Doctor Who - Worlds of Wonder review: Educational, inspirational and a fan's dream
A new exhibition in Liverpool combines authentic props from the series with scientific teaching to great effect.
If you’ve ever wondered how the TARDIS is bigger on the inside or pondered how far off we are from teleporting around the universe like The Doctor and co, you may just find the answers at Doctor Who: Worlds of Wonder, a new exhibition opening today (27th May) at World Museum in Liverpool.
Matching Doctor Who props, costumes and ideas with detailed explanations of the science behind the show, Worlds of Wonder is not only a Doctor Who fan’s dream, but an educational tool and exciting lens through which to view the Whoniverse.
The extensive exhibition has been lovingly curated by Sarner International, the same brainchild behind previous Doctor Who exhibit the Doctor Who Experience. The show brings together the excitement of getting up close and personal with Who props whilst also educating visitors on concepts such as teleportation, cloning and space travel. There’s a focus on the scientific inspiration behind our favourite monsters and episodes, as well as theories on how the show’s more fantastical elements might actually be possible.
"There will be an opportunity for visitors to get to grips with some of the scientific ideas that have inspired the show’s writers for decades; things like astronomy and astrobiology, quantum physics, evolution, cybernetics and nature itself," Fiona Philpot, director of exhibitions at National Museums Liverpool, told RadioTimes.com. "It’s a wonder to behold, and perhaps a rediscovery of elements of the show that seasoned fans know and love."
Upon entering the exhibition through oversized TARDIS doors, visitors are greeted with a replica of the First Doctor’s TARDIS console, setting the scene with a bit of Doctor Who history. What follows is an interactive tour through space, time and science, complete with specially-shot video content featuring Doctor Who writer Mark Gatiss and scientists such as Maggie Aderin-Pocock.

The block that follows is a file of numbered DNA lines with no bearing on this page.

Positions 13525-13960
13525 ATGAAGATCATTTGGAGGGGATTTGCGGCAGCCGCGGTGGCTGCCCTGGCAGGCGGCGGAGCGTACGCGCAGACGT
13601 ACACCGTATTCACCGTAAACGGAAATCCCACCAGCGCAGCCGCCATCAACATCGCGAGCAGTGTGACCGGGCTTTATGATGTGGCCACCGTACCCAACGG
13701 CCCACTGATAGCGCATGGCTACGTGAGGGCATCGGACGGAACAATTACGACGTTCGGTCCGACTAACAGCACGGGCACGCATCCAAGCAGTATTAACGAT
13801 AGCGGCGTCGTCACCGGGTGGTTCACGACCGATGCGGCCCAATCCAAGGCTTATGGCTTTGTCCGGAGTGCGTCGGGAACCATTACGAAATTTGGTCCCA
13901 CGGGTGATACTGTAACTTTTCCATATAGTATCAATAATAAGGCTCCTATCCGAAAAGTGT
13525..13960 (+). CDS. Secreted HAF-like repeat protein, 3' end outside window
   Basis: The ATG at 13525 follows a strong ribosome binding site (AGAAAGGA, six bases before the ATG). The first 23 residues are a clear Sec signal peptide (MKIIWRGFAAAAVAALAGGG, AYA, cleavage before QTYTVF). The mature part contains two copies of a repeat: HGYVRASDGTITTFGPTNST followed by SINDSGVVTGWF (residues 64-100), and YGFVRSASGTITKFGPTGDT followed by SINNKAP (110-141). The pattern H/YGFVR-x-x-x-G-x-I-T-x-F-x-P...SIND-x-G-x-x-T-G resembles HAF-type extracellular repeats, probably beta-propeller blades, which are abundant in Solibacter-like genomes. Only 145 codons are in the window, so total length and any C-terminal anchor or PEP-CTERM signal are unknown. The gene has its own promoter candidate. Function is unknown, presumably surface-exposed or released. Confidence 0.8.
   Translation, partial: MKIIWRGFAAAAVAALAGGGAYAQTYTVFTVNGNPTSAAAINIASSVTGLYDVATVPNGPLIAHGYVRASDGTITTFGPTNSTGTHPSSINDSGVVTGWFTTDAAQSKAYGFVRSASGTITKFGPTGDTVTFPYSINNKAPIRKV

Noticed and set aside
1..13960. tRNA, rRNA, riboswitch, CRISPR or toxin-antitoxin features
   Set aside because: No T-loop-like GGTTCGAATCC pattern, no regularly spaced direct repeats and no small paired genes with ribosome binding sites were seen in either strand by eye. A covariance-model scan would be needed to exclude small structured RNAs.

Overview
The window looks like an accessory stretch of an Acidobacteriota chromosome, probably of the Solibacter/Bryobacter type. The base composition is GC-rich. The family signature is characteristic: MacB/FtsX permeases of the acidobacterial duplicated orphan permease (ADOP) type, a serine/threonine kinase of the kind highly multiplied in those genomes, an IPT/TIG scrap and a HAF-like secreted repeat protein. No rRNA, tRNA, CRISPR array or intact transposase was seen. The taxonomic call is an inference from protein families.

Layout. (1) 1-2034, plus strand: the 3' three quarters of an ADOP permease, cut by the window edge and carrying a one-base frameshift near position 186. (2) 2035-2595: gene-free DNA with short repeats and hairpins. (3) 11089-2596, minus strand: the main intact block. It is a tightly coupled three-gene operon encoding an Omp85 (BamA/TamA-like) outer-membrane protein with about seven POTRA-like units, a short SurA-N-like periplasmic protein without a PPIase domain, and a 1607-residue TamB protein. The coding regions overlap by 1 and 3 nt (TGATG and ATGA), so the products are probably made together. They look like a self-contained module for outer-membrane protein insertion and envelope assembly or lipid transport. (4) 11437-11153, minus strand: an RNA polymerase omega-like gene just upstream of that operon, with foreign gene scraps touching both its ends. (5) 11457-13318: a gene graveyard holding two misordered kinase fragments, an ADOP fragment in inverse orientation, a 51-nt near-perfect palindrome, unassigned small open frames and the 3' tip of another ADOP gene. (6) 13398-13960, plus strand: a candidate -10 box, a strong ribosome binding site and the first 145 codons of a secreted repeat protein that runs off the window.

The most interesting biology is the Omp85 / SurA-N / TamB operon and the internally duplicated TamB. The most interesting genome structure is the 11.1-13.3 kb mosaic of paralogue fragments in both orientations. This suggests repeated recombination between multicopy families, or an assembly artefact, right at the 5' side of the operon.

For visitors who aren’t familiar with the show, there’s plenty to entertain. Pairing Doctor Who lore with educational activities such as guessing how many hearts a cockroach has (11 more than a Time Lord!) makes for a fun adventure - whether you know your Kerblam! man from your Kamelion or not.
There are fun opportunities to get inside a Dalek and use a ring modulator to make your voice sound like the Doctor’s deadliest enemy. But becoming a Dalek is just the tip of the interactive fun; why not match your favourite aliens to their Earth counterparts that inspired them, or dig into Who episodes that deal with environmentalism and climate change?
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Towards the end of the exhibition, there’s a brilliant cameo from Zoë Wanamaker, reprising her role as ‘the last pure human’ Lady Cassandra – 'a living exhibit from the very distant future' – and a real treat for fans of the new series of the show. She is on hand during the final instalment, covering the future of humankind and the scientific possibilities that lay before us. From the implications of extending human life to explaining the science behind changing gender, the science behind Doctor Who has a lot to teach us.
Liverpool residents have their very own section of the exhibition, aptly titled 'Doctor Who’s Liverpool connections.' From Fourth Doctor Tom Baker to current showrunner Chris Chibnall, Doctor Who has many Liverpool-born alumni, as well as companion Dan Lewis (played by John Bishop) who joined the TARDIS last year. Of course Liverpool featured heavily in the latest series, so it feels right that this brilliant celebration of the show has premiered in the centre of the city.
Covering the entire history of the show, there is truly something for everyone at Worlds of Wonder. You might find a creature from the 2021 series stood next to a foe from '70s Who, or concept art for those interested in how monsters and spaceships are brought to life. The exhibition itself centres on inclusion and how Doctor Who has brought people together, telling the story of how it has inspired fans and scientists around the world.
At its heart, Worlds of Wonder is about accessibility, opening up the world of science through one of the nation’s most treasured shows. It wonderfully mirrors Doctor Who’s original intent; to educate and inspire. From the wonders of the natural world to the limitless possibilities within the stars above us; this interactive exhibition is a celebration of the Doctor’s adventures and shows us that we truly are living in a world of wonder.
Doctor Who: Worlds of Wonder is open for visitors now, and tickets are available online.
Doctor Who returns to BBC One this autumn, and is available to stream on BBC iPlayer. Check out more of our Sci-Fi coverage or visit our TV Guide to see what's on tonight.
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